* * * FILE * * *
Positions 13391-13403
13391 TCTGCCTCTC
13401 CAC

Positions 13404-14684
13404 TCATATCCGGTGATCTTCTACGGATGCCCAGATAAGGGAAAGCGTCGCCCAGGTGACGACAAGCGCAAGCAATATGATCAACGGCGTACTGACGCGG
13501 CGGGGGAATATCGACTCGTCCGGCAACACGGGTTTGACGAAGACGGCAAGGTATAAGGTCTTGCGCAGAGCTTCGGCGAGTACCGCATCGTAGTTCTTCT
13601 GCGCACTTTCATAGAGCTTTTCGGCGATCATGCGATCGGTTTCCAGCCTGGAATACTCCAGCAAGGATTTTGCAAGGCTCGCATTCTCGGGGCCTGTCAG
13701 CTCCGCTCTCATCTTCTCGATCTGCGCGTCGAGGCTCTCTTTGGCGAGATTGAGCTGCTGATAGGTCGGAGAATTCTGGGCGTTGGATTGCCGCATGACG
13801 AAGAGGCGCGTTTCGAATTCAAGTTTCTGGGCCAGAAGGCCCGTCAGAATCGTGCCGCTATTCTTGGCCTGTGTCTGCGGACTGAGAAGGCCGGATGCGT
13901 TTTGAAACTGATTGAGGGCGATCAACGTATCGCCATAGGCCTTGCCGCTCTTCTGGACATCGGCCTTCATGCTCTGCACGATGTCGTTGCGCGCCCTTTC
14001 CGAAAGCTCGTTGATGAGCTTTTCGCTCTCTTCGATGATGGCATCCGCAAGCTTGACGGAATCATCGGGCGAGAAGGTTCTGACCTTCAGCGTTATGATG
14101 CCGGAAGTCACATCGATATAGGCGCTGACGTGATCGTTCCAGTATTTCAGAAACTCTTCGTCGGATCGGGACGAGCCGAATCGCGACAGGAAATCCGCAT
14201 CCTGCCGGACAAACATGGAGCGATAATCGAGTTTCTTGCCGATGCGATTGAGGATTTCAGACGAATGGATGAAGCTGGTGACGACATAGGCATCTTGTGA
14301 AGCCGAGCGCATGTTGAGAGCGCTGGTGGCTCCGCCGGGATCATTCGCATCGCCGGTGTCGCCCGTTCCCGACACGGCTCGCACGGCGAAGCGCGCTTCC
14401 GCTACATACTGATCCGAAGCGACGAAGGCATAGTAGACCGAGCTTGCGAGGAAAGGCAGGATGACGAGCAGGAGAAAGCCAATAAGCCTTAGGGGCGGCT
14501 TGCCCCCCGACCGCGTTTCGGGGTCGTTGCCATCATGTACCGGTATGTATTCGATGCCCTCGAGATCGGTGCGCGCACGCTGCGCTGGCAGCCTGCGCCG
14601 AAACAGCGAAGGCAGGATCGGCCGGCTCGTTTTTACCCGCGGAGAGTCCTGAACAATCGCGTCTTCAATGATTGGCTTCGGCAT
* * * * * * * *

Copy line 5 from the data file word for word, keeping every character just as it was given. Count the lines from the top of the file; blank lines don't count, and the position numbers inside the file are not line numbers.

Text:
13404 TCATATCCGGTGATCTTCTACGGATGCCCAGATAAGGGAAAGCGTCGCCCAGGTGACGACAAGCGCAAGCAATATGATCAACGGCGTACTGACGCGG